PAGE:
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Businessweek Archives

Peter Quick: Young Blood For An Old Exchange

In Business This Week: Headliner

Peter Quick: Young Blood for an Old Exchange

Can Peter Quick jump-start the 89-year-old American Stock Exchange? Named president of the Amex on May 23, the 44-year-old Quick is charged with reviving the exchange, which has lost such key listings as Hasbro and Viacom.

Quick, a former executive at Quick & Reilly, the national discount brokerage firm co-founded by his father, Leslie C. Quick Jr., must also beef up the Amex' already successful exchange-traded funds business. Amex exchange-traded funds are based on stock indexes and act like mutual funds, but can be bought or sold all day long like a stock. "There's tremendous potential for index shares both domestically and globally," Quick said.

Quick also faces some obstacles. Just as the Amex plans to expand its options trading, it's involved in a regulatory probe of the nation's options trading business. And it faces competition from such mutual-fund firms as State Street and Vanguard Group, which may eat away at the Amex' niche in exchange-traded funds. Quick has some fast work ahead.By Marcia Vickers in New York; Edited by Anne NewmanReturn to top

Can MCI Make the Connection?

As far as MCI WorldCom is concerned, the Justice Dept. has got it all wrong. In closed-door meetings with Antitrust Chief Joel Klein, Bernard Ebbers, MCI WorldCom CEO, has spent the past week disputing a Justice staff report that advises against his company's $115 billion purchase of Sprint. Specifically, Ebbers challenges the conclusion that WorldCom and Sprint charge among the highest long-distance rates and garner most of their business from disgruntled AT&T customers. Rarely are such basic facts contested so late in antitrust reviews. The dispute portends a long struggle over the merger's approval. No wonder industry observers are expecting talks between the two to last at least through June.Edited by Anne NewmanReturn to top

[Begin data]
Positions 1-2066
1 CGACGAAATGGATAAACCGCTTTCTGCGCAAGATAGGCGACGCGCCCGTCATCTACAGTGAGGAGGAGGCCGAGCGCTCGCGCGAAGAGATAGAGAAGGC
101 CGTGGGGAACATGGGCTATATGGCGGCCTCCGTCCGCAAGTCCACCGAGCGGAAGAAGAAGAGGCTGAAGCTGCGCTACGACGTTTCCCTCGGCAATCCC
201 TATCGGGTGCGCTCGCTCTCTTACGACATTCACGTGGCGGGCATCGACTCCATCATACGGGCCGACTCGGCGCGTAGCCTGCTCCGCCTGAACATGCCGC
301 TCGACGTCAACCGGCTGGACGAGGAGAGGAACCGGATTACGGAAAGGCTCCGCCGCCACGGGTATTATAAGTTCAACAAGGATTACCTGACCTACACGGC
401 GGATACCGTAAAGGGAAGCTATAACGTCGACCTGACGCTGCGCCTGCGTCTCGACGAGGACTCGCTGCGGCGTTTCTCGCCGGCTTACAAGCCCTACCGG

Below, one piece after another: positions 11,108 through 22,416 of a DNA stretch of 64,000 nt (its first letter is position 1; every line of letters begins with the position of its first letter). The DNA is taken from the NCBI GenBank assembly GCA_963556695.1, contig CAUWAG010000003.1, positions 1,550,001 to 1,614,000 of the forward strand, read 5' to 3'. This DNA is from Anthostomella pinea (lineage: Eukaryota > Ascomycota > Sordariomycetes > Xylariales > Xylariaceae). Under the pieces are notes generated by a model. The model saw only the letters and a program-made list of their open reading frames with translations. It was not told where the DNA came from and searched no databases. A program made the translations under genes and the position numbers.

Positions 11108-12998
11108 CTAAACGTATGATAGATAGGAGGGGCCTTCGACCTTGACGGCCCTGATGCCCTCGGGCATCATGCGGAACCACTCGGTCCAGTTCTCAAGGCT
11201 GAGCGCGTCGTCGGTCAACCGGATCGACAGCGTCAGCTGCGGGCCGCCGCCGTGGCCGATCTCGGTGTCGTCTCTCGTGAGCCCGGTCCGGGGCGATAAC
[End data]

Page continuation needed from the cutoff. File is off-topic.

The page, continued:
Weapons: Untying the Red Tape

After months of wrangling, the State Dept. and Pentagon have agreed to slash the red tape that ties up exports by U.S. weapons makers. The new rules would make it easier for the U.S. and its allies to use compatible equipment. The regs would allow a single license for many weapons systems, rather than separate licenses for components. And if Britain and Australia meet standards in areas such as export controls, some sales to those countries wouldn't need licenses at all. The new blueprint also would expedite exports of satellite parts and technical data.Edited by Anne NewmanReturn to top

Chase Chases Another Banker

Chase Manhattan continued adding to its might in investment banking when it said on May 24 it would buy Beacon Group, a 120-employee shop. Chase, with $400 billion in assets, has persisted in a "nibble rather than gulp" approach to the business, despite rumors it would buy a powerhouse such as Merrill Lynch. In April, Chase acquired London's sleepy Robert Fleming Holdings, following its September purchase of tech boutique Hambrecht & Quist. What shocked observers about Wednesday's deal, though, was news that Beacon's senior partner, Geoffrey T. Boisi, would succeed Chase's much-lauded Jimmy Lee as head of investment banking. Although the bank says the move was prompted by Lee's desire to spend more time with his family, analysts say it could be a sign his H&Q acquisition is underperforming. Chase spokesman Jim Finn notes that first-quarter profits at the H&Q unit exceeded expectations.Edited by Anne NewmanReturn to top

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